This is the way the story ends,
Not with a whimper but a BANG!
Don’t worry, I am not going to give away any spoilers in this review (I do my best not to do that in any review, I hate that), but make no mistake, The Dark Knight Rises is the epic finale of a movie trilogy that began seven years ago with Batman Begins (2005).
Nearly everything about The Dark Knight Rises is meant to resonate with people who have suffered and survived alongside “The Batman” these long and difficult years in Gotham. If you do not understand why I say “suffered” and “survived” then you have probably missed the essence of writer and director Christopher Nolan’s take on Batman. As with the first movie, The Dark Knight Rises focuses on the struggles of Bruce Wayne both in and out of the cowl. This is not a continuation of the critically acclaimed and Academy Award winning The Dark Knight (2008), but rather the final chapter of the story about how a little boy scarred by the brutal death of his parents deals with life by battling the monsters in both Gotham and his soul.
As always, Christopher Nolan deftly weaves together realistic and complex story development within the sometimes constricting world of a comic book superhero. The Dark Knight Rises is anchored by our “Old friends”, Alfred, Commissioner Gordon, Mr. Fox, and of course Bruce Wayne, while simultaneously introducing new and compelling characters such as Selena Kyle (Catwoman, though thankfully that name is never explicitly stated in the movie), John Blake (a young beat cop who still believes) and Bane (an evil terrorist who has chosen to destroy Gotham for a reason not discovered until the movie’s conclusion). All of them, in true Nolan fashion, play important roles in moving the plot forward, not generic foils for the hero’s one-liners.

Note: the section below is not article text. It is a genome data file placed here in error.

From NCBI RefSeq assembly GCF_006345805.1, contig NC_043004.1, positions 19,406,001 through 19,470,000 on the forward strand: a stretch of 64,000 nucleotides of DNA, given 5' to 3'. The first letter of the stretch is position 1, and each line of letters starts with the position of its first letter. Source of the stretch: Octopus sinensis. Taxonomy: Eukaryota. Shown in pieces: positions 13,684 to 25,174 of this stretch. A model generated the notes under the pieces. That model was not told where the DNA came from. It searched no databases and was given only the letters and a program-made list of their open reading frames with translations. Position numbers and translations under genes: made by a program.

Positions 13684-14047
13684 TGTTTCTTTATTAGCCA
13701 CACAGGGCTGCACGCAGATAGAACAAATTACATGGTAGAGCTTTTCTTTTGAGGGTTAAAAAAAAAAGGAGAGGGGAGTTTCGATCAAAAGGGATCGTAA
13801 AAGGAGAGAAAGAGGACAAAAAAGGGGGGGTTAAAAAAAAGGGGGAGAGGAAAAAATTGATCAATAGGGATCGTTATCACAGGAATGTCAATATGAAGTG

The acting is strong in The Dark Knight Rises (but don’t expect a similar Oscar-winning performance like the late Heath Ledger) and the writing continues to be as thought-provoking and interesting as is possible when the main characters wear skin-tight costumes and drive vehicles that defy physics. The story has some interesting twists and turns and surprisingly many scenes in the middle of the day instead of the night (it is a nice change of pace but there is no mistaking that the scenery is New York City and not a fictitious Gotham, which is a little strange for a DC comic and eerie given the terrorist theme). The Dark Knight Rises offers a lot of action but at times seems to struggle to find a nice balance between the action and the dialogue needed to set up the plot. This makes the movie a little disjointed and dilutes the quality by making it look more like a generic action flick (please be aware that death and violence are still ever present in this movie and should be strongly considered before letting your children watch it). The other aspect that may frustrate some viewers is the fact the masked crusader actually spends very little time in the cowl and for a time much of the focus is spent on other characters. The Dark Knight does eventually find its way back to the both the main character and story line that ties everything together in a nice bat-sized capsule.
The Final Cut: The Dark Knight Rises again transcends the typical superhero genre by using the medium to discuss real issues everyone must face in life; anger, pain, deceit, despair, and hope. These themes are repeated again and again in the story line of every major character and together lead each to their own personal ending that frankly may or may not satisfy movie-goers (I was satisfied). But thankfully your “satisfaction” is not Nolan’s concern; remember this is the conclusion of orphan Bruce Wayne’s story, not yours. The Dark Knight Rises ends with no ambiguity about who the little boy ultimately becomes, not despite of his struggle and despair but because of it.
Grade: B +
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